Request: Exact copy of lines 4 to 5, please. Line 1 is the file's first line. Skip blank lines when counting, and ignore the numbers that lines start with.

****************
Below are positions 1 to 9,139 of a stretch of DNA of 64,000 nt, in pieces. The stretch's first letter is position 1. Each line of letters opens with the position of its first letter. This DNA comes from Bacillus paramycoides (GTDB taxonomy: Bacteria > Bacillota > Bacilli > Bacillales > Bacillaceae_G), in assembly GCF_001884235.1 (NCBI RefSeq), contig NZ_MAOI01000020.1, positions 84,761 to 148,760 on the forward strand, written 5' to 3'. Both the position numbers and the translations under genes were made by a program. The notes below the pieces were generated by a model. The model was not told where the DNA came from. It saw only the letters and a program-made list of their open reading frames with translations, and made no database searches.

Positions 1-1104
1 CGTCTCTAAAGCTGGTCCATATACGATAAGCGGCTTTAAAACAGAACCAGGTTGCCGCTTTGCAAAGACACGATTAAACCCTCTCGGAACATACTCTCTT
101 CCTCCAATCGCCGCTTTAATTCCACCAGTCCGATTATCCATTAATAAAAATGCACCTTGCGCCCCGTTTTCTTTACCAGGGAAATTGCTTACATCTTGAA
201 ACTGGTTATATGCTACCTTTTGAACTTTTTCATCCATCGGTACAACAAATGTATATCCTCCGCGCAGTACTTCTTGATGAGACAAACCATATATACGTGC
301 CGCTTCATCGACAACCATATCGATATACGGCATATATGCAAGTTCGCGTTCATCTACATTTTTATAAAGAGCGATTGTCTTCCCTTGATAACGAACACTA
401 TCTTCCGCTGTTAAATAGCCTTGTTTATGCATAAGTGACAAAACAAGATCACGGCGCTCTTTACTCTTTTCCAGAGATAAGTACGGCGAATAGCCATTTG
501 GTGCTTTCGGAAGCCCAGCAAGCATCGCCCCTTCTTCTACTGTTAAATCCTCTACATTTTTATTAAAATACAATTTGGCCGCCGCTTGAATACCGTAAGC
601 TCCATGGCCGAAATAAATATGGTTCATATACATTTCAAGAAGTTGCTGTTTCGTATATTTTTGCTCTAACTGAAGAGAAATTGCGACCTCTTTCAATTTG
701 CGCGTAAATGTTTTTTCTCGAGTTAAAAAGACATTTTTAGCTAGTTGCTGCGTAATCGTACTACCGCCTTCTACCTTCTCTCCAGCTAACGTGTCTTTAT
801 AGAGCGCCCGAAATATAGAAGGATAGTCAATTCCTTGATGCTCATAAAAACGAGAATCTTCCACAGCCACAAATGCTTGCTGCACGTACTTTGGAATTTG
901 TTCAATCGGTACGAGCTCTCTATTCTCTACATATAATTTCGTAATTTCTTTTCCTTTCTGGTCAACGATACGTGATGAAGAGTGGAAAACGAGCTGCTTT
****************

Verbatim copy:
101 CCTCCAATCGCCGCTTTAATTCCACCAGTCCGATTATCCATTAATAAAAATGCACCTTGCGCCCCGTTTTCTTTACCAGGGAAATTGCTTACATCTTGAA
201 ACTGGTTATATGCTACCTTTTGAACTTTTTCATCCATCGGTACAACAAATGTATATCCTCCGCGCAGTACTTCTTGATGAGACAAACCATATATACGTGC